New Jersey Medical Malpractice Wrongful Death Attorneys
Losing a loved one is always painful. However, when that loved one has died because of the actions or inaction of a medical professional who failed to competently perform their duties, the loss of life is particularly tragic. You and your loved put your faith in the doctor’s ability to provide competent care. Instead, your loved one lost their life. You could pursue justice and compensation for your loss.
The experienced New Jersey wrongful death lawyers of Brach Eichler Injury Lawyers understand that no amount of financial compensation will make up for the loss of your loved one. However, it is important to hold the negligent medical professionals accountable for their lack of competence. We could help you file a wrongful death claim to pursue compensation that might relieve any financial hardship that the preventable death of your loved one has caused you. Furthermore, holding the responsible parties accountable will make it less likely that such a tragedy will happen to others in the future.
Our lawyers recognize how difficult it can feel to contemplate legal action when you are still in the process of grieving your loss. That’s why we offer a free consultation with an experienced and compassionate attorney in the privacy of our office so that you can discuss your case. Call us today at (973) 364-8300 or contact us online for your free consultation and let us help guide you through this difficult time.
What Is Medical Malpractice?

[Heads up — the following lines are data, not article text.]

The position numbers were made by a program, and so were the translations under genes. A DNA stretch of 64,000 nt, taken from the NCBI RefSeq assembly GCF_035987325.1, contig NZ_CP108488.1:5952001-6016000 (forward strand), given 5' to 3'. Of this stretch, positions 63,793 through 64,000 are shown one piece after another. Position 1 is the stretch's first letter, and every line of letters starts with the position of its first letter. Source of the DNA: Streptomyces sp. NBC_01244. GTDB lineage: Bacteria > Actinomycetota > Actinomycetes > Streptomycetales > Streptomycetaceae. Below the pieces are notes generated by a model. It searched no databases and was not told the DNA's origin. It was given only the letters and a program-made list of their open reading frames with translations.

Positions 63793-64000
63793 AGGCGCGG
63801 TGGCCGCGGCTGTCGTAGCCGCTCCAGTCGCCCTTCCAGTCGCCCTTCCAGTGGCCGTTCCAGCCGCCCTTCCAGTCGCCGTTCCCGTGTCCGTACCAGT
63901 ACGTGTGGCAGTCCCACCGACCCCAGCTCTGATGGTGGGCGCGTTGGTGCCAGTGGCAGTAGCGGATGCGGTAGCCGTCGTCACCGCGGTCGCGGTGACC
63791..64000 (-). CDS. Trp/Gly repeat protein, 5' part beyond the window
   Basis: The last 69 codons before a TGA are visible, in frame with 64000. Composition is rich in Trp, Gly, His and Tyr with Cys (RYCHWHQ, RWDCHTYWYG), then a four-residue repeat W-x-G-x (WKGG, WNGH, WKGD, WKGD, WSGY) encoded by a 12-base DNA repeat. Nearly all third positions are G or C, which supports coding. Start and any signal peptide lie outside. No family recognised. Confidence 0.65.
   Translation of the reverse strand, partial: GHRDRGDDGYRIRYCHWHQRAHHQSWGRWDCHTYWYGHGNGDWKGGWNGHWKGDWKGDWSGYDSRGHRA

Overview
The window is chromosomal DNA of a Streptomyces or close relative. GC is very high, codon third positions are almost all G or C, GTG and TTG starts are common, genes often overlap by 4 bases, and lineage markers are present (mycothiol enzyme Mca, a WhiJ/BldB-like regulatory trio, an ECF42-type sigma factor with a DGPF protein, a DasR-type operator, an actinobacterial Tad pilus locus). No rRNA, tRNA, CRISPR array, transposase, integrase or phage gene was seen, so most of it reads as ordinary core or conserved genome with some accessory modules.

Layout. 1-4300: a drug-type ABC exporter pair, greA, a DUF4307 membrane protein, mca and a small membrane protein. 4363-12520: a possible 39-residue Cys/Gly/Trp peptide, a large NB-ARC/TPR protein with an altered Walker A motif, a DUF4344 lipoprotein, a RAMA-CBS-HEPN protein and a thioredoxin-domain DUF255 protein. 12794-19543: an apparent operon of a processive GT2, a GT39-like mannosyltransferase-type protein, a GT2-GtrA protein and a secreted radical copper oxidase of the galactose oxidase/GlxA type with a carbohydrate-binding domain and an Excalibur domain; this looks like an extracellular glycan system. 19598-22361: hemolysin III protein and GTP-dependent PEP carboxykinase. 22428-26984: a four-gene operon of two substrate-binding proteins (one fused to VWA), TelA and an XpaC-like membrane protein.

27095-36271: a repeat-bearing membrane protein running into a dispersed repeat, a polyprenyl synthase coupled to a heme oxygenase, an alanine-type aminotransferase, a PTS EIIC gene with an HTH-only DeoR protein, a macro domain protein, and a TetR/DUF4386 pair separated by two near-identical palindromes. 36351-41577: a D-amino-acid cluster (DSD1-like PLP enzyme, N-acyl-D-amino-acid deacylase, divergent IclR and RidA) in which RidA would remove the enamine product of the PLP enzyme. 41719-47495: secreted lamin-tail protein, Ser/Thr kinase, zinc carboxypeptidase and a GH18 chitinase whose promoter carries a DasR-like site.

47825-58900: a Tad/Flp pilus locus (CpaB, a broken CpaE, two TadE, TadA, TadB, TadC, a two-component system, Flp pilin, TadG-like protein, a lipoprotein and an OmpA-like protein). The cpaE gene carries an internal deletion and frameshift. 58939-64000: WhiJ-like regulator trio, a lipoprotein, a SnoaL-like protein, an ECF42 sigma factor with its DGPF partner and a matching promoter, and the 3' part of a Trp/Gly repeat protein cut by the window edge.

Medical malpractice occurs when a doctor or other medical professional fails to competently perform their medical duties, leading a patient to suffer some form of harm. When medical malpractice leads to the patient’s death, the patient’s loved ones are eligible to file a wrongful death claim.
To prove that your loved one died as a result of medical malpractice, you must be able to demonstrate the following:
- Your loved one had a physician–patient relationship with the medical professional. In other words, your loved one hired the medical professional, and that person agreed to work for your loved one.
- The medical professional or doctor was negligent. Demonstrating negligence is not about proving that the medical professional’s work fell short of what might be considered the best possible care. Rather, it is about showing that the medical professional failed to provide the kind of care that a reasonably competent, skillful, and careful similarly qualified medical professional would have given your loved one under similar circumstances. In New Jersey, proving this point requires testimony from a medical expert who can declare under oath that the at-fault caregiver’s care fell outside acceptable standards or treatment practices.
- The medical professional’s or doctor’s negligence caused your loved one’s death. You must be able to prove that the at-fault party’s incompetence was more likely than another factor (such as a preexisting condition) to have been the direct cause of your loved one’s death.
Common Types of Medical Malpractice
While a wide variety of situations can lead to a medical malpractice claim, most cases fall into one of the following three categories: